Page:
The June 13 self-guided FOG tour will offer some of the old and new. A map and historical guide will be available for download from its website (www.fog-arg.org), and participants can depart from Wakefield between 9:30 a.m. and 10 a.m. or from Farm Point at 11 a.m.

"We're really excited because I think it's kind of a new way of getting the community involved in the river and providing some perspective on its history," FOG President Alain Piche said.

A draftsman feast will be provided at the Gatineau River Yacht Club at 3 p.m., for a suggested $5 fee.

Expedition Radisson will provide a shuttle service back to Farm Point and Wakefield in return for a small donation.

The lower Gatineau River, a watery repository of our history and our memories

In advance of the Friends of the Gatineau River's (FOG) June 13 Heritage Paddle, here is the Low Down's sneak peek of a handful of the approximately 50 sites to be featured on the self-guided tour.

Some of them, such as Eaton's Chute, were drowned in the 1926 flooding, never to be seen again, while others, such as the Wakefield covered bridge, made stunning comebacks.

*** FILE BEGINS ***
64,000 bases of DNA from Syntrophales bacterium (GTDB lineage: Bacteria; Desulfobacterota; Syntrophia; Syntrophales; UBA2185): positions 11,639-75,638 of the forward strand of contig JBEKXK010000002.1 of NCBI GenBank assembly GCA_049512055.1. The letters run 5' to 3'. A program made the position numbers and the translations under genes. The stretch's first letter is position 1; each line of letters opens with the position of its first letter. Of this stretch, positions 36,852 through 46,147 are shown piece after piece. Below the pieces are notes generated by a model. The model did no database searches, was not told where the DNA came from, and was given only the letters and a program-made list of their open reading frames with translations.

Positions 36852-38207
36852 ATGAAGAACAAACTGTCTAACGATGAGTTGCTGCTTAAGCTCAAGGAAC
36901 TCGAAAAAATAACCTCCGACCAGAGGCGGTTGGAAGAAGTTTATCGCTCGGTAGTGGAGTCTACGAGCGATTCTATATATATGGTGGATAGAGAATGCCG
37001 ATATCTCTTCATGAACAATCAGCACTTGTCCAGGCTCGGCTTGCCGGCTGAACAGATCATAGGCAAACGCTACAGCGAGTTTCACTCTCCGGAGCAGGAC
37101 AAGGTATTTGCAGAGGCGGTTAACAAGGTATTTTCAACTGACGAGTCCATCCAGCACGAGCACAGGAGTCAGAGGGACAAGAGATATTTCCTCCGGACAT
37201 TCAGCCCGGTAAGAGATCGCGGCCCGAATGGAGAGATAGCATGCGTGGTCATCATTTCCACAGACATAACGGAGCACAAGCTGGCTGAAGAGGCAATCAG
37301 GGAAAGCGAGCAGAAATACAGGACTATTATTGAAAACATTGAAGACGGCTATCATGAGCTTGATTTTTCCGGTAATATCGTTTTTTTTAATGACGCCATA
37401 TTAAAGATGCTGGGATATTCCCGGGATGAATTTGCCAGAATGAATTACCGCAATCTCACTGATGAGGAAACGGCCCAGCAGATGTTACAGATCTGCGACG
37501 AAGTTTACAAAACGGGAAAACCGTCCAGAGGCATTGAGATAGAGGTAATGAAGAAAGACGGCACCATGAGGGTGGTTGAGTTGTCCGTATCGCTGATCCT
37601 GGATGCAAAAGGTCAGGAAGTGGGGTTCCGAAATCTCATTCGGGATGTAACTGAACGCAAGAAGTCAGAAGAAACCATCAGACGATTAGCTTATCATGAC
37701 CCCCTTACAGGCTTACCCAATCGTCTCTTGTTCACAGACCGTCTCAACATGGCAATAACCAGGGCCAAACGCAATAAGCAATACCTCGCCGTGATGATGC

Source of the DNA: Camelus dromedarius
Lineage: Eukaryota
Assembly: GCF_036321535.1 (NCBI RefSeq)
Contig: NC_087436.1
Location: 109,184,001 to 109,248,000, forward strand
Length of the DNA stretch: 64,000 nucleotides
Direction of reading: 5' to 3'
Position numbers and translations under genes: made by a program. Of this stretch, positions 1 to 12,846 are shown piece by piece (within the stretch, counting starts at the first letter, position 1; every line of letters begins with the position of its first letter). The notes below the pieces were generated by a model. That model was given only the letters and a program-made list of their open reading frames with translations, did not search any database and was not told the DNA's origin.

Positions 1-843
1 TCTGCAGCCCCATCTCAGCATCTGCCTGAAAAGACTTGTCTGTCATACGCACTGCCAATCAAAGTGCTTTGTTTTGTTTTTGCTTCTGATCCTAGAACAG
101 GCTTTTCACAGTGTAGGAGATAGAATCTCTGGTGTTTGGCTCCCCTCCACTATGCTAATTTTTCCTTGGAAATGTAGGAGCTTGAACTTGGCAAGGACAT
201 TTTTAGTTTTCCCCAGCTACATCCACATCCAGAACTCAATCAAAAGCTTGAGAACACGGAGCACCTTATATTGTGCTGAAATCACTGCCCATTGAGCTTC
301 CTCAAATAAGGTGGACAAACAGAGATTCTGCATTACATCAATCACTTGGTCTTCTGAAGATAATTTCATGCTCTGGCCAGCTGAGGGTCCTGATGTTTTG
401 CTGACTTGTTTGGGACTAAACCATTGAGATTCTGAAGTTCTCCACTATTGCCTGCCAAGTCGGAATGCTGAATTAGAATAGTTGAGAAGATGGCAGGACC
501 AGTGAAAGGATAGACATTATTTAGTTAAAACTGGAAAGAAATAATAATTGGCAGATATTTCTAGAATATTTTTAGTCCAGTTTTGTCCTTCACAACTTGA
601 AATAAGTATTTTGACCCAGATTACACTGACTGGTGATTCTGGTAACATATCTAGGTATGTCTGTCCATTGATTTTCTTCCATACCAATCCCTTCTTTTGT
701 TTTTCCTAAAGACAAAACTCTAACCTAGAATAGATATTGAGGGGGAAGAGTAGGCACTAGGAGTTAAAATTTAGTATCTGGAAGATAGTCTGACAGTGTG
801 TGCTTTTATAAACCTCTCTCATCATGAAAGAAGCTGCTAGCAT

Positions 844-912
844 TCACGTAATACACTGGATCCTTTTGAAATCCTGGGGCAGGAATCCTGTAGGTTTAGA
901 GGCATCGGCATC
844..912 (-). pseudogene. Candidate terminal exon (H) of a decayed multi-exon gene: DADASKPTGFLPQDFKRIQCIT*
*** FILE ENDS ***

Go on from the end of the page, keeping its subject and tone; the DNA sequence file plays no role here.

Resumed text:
The Low Down would like to thank everyone at the Gatineau Valley Historical Society for their assistance in compiling photos and facts, especially Linda Bardell, Louise Schwartz and R.J. Hughes.


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The numbers on the map correspond to the image numbers below.


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1. Log Boom, Burnett Photo: 1975 Remember the days when the Gatineau was a working logging river? This photo shows a tug boat towing a huge log boom past the bay at Burnett (across from Sawmill Road).
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2. The Filming of Grey Owl, Cascades Photo: Movie poster 1999 Hollywood heartthrob Pierce Brosnan wowed the locals when he came to Chelsea to shoot scenes for the Richard Attenborough biopic of naturalist Archie Belaney's life. The movie bombed, but boy did our Hills look good!


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3. The Ferry at Kirk's Ferry Photo: 1912 This is the Paddy Fleming ferry on the Cantley side. It is probably Jack O'Connell, a longtime assistant ferryman, in the white shirt holding the oar. Minnie McAllister is shading her eyes with her hand and Alfred Hogan is in the bow. In Kirk's day most services were on the west side of the river. By the 1900's Fleming was ferrying west bank residents to Cantley to the blacksmith and to the grist mill on Blackburn Creek. Ferry traffic was heaviest at train times.
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4. Eaton's Chute, Kirk's Ferry Photo: This is actually a postcard, date unkown Oon't recognize Eaton's Chute? That's because the rapids were covered up when the river was damed and flooded.